Prospects for a global climate summit later this year dimmed Saturday when Chinese President Xi Jinping said in Washington that the summit was not necessary at this time.
In a meeting with President Obama, Xi said the Paris Climate Accord needed to be increased “to a level that’s acceptable by all countries” to fight global warming, and made it clear he doesn’t support binding global climate targets, according to the state-run Xinhua news agency.
Xi also spoke of his country’s upcoming National Congress of the Communist Party, saying it would take several years before “the inner harmony of the Party and the socialist system” could be shown, Xinhua reported.
The two leaders also spoke of the need to address tariffs and other trade barriers, with Obama saying the issue would have to be “central” to the agenda, Xinhua reported.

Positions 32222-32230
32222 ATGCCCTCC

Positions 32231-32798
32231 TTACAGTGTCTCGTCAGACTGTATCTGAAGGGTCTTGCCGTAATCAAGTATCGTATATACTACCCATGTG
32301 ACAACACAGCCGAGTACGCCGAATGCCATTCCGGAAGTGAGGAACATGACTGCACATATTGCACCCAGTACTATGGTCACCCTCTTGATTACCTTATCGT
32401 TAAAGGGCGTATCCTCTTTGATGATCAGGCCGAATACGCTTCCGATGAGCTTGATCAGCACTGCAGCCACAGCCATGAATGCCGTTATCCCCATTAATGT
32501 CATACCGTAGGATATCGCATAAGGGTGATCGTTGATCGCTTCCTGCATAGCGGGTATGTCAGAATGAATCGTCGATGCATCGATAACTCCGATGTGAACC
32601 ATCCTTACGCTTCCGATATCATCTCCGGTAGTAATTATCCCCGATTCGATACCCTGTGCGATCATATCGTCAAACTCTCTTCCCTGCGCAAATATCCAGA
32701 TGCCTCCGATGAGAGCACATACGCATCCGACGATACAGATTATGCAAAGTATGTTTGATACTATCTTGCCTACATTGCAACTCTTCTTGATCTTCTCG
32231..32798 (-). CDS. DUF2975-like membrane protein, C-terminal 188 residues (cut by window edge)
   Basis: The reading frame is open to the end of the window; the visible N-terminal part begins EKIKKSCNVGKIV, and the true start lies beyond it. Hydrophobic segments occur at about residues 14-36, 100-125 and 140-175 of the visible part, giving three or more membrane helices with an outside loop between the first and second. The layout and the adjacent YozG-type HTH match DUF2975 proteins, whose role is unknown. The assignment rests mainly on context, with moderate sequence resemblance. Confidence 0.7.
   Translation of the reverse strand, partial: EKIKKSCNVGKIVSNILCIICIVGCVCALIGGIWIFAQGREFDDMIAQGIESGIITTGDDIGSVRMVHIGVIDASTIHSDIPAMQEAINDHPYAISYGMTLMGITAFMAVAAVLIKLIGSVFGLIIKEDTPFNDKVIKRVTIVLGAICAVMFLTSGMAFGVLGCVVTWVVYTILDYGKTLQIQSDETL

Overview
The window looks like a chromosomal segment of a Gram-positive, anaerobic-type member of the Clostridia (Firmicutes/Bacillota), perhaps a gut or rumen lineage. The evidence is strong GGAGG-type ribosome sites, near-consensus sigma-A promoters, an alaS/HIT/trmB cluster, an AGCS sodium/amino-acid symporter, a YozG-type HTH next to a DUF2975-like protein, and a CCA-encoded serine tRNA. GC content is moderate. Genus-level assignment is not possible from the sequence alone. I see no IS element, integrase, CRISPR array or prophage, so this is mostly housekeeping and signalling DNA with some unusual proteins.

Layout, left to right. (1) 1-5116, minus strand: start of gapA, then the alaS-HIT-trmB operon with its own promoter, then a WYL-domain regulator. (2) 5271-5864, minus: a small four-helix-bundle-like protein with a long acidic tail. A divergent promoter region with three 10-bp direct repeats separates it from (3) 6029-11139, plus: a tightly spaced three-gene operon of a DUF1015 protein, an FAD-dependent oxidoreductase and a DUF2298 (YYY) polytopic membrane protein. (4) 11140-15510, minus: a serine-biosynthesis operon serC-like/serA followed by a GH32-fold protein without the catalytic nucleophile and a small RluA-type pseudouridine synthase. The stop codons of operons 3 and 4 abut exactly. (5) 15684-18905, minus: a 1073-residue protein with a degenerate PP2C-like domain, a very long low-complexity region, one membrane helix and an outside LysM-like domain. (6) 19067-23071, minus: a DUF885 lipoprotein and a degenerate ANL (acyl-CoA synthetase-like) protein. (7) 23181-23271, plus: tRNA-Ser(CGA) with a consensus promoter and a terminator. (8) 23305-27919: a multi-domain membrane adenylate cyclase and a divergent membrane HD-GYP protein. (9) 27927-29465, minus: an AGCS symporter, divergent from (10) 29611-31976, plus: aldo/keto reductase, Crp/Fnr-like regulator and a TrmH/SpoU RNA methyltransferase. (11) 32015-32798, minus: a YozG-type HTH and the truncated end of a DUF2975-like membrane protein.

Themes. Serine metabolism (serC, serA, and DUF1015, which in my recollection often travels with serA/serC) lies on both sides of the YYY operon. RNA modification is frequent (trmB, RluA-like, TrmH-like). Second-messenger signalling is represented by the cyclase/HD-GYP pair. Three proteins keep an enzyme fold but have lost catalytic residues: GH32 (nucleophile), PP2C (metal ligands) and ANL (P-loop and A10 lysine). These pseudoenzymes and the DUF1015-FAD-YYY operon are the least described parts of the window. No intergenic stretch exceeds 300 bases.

Xi also tried to assure Obama that his country was not behind the allegations of massive computer hacking that have rattled American businesses for months, the Associated Press reported.
“I would like to have mutual understanding as you know our Chinese nation has no tradition of conducting economic espionage,” Xi said in a speech to a business group at a hotel.
Xi’s no-show at the UN Climate Summit in September stirred some concern among U.S. officials that China was abandoning its own emission-reduction pledges.
The Trump administration also said earlier this week that the United States may resume its participation in the Paris accord if the world allows wealthy countries to keep emissions to safe levels.
Environmentalists and climate experts have urged countries to extend commitments as part of an effort to stop global temperatures from rising more than 2 degrees Celsius, a level scientists say is needed to prevent the worst impacts of climate change.
The Washington Post’s Brad Plumer contributed to this report.